12 September 2019 — Jonathan Cook
If there is an upside to Brexit, it is this: it has made it increasingly hard to present Jeremy Corbyn, contrary to everything the corporate media has been telling us for the past four years, as anything but a political moderate. In truth, he is one of the few moderates left in British – or maybe that should be English – politics right now. The fact that still isn’t obvious to many in Britain is a sign of their – not his – extremism.
Brexit has brought into sharp focus, at least for those prepared to look, the fanatacism that dominates almost the entire British political class. Their zealotry has been increasingly on show since the UK staged a referendum in 2016 on leaving Europe that was won by the pro-Brexit camp with a wafer-thin majority.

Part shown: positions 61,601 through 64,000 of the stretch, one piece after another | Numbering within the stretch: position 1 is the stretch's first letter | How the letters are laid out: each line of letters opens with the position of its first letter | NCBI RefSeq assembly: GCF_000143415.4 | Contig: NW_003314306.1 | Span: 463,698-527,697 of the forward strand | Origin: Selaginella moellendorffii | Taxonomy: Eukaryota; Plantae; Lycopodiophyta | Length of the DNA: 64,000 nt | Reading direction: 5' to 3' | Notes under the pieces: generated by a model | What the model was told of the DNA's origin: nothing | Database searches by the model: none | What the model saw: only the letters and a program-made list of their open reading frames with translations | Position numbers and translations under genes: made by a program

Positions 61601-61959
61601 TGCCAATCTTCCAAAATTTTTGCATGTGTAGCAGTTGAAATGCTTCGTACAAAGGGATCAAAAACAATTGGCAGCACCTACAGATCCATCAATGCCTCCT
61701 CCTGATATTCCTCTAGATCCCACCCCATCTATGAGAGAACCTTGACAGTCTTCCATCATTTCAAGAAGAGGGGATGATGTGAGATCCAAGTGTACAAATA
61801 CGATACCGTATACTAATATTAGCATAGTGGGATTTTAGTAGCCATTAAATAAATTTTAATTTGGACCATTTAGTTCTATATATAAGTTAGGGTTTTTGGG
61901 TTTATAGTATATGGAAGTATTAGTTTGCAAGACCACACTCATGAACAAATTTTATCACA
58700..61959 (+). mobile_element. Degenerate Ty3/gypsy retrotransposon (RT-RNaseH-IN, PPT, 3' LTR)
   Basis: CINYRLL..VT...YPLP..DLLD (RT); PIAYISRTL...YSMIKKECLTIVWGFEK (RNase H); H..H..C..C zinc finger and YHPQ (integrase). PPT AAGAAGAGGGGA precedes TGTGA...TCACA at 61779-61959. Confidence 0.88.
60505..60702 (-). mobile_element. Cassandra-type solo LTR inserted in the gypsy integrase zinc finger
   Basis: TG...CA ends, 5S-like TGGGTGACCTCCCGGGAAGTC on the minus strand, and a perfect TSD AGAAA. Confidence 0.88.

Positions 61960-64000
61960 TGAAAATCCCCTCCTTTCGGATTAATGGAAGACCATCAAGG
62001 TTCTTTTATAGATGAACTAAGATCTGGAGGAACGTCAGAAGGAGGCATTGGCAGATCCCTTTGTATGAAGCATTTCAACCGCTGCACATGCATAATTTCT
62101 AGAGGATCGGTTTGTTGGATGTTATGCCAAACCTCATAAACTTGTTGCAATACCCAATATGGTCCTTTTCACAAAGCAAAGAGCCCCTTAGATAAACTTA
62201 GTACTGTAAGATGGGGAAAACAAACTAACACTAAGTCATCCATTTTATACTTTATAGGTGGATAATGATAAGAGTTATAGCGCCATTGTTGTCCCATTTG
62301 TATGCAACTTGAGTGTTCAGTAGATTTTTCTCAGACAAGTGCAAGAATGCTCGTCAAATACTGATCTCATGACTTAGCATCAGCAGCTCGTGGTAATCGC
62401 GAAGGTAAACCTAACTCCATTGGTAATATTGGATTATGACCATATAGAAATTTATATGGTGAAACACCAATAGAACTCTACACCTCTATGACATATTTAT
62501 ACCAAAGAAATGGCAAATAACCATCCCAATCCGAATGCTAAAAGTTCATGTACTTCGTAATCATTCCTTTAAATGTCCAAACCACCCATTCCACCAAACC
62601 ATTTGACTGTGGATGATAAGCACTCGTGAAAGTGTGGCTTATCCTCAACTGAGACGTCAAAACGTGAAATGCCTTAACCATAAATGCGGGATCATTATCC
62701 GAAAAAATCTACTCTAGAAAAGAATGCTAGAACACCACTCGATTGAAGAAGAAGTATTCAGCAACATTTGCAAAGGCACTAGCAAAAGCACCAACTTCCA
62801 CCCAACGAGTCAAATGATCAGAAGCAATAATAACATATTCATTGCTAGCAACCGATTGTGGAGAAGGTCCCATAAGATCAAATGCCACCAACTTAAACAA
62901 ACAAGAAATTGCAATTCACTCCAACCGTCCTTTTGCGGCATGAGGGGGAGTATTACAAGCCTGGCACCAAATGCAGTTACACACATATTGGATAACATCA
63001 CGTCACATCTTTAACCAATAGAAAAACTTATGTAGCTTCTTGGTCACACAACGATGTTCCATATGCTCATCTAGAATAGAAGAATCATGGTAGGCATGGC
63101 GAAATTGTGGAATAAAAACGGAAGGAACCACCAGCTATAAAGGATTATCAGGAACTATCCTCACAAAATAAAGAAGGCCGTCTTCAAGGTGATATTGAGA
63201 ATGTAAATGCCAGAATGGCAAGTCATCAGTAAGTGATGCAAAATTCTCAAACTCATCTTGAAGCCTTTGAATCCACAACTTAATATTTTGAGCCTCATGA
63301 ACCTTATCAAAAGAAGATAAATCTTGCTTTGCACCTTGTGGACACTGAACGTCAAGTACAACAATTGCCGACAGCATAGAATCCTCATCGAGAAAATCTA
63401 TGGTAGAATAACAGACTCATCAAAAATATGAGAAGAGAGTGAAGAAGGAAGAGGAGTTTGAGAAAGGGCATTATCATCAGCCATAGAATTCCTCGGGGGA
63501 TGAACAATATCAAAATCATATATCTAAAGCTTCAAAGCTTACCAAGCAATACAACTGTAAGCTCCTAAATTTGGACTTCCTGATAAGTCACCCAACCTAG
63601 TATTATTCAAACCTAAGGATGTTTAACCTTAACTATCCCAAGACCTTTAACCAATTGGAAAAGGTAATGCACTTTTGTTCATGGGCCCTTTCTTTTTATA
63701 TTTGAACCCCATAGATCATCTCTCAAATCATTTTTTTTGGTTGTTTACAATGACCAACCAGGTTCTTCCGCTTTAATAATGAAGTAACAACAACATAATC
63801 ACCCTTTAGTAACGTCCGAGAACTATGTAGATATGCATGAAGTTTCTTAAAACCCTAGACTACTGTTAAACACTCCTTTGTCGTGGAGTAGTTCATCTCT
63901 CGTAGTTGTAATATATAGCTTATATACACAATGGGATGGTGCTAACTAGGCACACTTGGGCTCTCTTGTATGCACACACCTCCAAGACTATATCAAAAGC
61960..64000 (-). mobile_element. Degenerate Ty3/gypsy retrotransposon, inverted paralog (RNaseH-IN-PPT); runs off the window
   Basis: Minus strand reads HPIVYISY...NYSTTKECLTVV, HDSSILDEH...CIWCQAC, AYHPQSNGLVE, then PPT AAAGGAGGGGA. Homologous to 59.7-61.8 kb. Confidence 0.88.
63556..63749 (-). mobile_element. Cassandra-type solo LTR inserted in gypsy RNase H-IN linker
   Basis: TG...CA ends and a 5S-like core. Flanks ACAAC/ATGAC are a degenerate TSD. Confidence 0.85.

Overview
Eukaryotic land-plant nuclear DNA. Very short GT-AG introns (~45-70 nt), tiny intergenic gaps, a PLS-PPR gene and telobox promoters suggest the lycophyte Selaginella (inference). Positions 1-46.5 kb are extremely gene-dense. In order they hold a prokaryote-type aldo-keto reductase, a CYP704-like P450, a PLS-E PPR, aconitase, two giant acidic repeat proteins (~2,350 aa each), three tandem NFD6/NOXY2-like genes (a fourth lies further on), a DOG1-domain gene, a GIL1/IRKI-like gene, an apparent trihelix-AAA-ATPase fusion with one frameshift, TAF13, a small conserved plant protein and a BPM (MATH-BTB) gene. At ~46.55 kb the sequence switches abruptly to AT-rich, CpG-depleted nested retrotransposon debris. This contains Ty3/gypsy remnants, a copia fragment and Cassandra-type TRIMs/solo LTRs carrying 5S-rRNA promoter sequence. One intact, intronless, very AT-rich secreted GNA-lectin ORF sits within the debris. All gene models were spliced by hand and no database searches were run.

The subsequent feud has usually been portrayed this way: The UK has split into two camps, polarising popular opinion between those who feel Britain’s place is in Europe (Remainers) and those who prefer that Britain makes its own way in the world (Brexiters). But it has actually divided the British political class into three camps, with the largest two at the political extremes.
On the one side – variously represented by the new prime minister Boris Johnson and many in his Conservative party, as well as Nigel Farage and his supporters – are those who want Britain to break from Europe and rush into the embrace of the United States, stripping away the last constraints on free-market, ecocidal capitalism. They aren’t just Brexiters, they are no-deal Brexiters, who want to turn their back on Europe entirely.